Don't Bottle It Up: 3 Steps To Help You Through The Grieving Process
Losing a loved one is quite possibly the most painful experience you'll ever endure. Even if you were prepared for their passing, such as after a long illness, it can still be difficult to deal with the emotions that are raging through you. Don't feel like you're on a time-limit for your grief. Everyone grieves differently, and there is no right way – or wrong way – to do it. The most important thing you can do during this time is to give yourself the time and space you need to grieve. Here are some things that will help you through the process:
Talk When You're Ready
Your friends and family will want to you talk. That's okay. You may not want to talk, and that's okay too. You'll talk when you're ready. Go ahead and let people try to engage you in conversation. If it gets to be too much for you, simply excuse yourself, and head to your quiet place – somewhere you can go to get away for a few minutes. When you're ready to rejoin the group, go ahead. Just remember that your quiet spot is still there if you need to get away again.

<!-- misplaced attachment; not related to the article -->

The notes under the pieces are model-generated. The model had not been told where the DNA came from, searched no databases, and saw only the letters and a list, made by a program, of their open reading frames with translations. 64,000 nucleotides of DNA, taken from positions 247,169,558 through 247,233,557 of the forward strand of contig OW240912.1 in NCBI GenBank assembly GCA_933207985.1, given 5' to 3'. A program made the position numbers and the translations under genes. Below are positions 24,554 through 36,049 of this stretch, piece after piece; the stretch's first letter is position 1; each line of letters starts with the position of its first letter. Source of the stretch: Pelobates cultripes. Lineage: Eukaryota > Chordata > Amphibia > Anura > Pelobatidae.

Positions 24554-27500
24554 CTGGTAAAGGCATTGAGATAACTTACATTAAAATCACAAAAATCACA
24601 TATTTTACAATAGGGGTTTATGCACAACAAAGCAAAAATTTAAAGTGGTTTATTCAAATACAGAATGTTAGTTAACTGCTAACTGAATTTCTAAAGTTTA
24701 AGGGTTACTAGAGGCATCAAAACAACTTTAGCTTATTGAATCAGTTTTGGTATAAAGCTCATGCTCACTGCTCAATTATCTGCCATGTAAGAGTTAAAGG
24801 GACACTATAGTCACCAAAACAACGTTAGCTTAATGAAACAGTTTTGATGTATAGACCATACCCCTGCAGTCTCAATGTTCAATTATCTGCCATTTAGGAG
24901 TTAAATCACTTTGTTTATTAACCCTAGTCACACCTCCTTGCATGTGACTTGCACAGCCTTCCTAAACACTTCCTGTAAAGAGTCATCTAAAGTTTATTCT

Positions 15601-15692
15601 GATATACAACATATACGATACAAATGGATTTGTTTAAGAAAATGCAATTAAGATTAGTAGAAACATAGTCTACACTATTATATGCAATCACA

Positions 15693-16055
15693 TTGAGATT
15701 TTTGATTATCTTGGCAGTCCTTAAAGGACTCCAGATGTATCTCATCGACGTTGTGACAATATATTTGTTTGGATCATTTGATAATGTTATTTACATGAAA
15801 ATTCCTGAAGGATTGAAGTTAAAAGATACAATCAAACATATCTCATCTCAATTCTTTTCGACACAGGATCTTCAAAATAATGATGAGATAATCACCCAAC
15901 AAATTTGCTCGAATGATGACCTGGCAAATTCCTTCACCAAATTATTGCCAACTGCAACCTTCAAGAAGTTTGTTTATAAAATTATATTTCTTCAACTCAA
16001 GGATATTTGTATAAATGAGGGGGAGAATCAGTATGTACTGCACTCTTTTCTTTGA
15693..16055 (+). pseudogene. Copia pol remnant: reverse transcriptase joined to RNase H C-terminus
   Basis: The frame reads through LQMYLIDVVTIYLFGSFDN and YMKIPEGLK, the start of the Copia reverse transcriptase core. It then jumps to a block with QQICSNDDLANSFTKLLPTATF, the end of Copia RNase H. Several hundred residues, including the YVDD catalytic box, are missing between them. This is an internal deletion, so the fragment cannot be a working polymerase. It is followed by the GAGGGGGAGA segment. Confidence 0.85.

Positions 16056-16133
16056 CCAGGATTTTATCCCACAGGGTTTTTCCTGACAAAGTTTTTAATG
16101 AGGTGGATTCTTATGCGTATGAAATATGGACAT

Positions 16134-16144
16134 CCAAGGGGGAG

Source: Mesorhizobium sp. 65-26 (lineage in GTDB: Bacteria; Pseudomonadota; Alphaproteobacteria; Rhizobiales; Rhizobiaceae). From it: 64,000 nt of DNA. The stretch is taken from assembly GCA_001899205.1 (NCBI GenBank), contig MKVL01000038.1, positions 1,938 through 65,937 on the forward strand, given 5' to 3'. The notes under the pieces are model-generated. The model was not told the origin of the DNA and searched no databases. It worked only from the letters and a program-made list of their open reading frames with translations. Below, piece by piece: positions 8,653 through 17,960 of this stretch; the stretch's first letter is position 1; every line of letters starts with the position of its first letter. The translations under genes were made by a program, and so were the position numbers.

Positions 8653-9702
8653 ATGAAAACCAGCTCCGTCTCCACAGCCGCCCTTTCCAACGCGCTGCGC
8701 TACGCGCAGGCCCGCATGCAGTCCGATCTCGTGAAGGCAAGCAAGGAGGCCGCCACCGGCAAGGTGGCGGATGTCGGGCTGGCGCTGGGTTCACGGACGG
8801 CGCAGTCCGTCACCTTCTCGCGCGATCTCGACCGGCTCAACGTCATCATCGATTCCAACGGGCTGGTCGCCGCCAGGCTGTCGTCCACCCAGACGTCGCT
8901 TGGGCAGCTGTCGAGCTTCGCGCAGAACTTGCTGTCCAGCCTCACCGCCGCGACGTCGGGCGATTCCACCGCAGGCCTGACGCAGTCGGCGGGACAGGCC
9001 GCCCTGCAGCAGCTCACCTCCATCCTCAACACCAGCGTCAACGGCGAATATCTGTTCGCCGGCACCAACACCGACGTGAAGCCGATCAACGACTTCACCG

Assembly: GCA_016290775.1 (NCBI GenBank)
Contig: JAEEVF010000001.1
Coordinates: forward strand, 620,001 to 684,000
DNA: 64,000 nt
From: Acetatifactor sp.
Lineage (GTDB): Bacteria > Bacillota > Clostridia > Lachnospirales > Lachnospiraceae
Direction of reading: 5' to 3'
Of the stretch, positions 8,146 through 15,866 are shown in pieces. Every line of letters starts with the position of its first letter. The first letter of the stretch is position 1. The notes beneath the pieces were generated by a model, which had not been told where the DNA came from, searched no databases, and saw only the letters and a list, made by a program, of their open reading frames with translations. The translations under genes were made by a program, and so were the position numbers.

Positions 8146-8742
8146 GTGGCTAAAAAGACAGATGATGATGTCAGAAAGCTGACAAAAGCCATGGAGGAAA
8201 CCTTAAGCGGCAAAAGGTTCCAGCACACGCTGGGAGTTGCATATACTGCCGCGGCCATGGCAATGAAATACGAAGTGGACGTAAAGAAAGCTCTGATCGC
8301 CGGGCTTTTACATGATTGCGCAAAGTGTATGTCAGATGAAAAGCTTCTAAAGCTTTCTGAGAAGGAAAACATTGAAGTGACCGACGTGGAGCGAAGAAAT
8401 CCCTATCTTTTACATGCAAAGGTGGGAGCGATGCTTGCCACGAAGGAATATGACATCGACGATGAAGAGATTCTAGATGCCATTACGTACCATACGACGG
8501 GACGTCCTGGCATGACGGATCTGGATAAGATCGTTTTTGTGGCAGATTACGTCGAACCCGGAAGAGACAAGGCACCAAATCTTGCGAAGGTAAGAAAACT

Let Your Friends Help
You may feel that you need to take care of everything on your own. You don't though. If you have friends and family that want to take some of the burden off your shoulders, let them. Giving them busy work to do will reduce the amount of things you need to take care of, and will give them something to do so you can grieve quietly. Some things your friends and family can do for you will include, preparing meals, doing grocery runs, and answering the phones for you. Friends and family can be particularly good at screening calls, which will reduce the calls that you need to take while you're trying to grieve.
It's Okay to Not Be Okay
If you're trying to hold yourself together so you can keep appearances up, you don't need to. You're grieving, which means it's okay to not be okay. If you feel like falling apart, and crying, do it. Grab a soft blanket, and a comfy pillow, and just curl up on the couch. No one is going to fault you for falling apart. Falling apart is natural. It's part of the grieving process. If you begin to feel overwhelmed, contact the family grief counselor at the mortuary. They can help you through the grief process.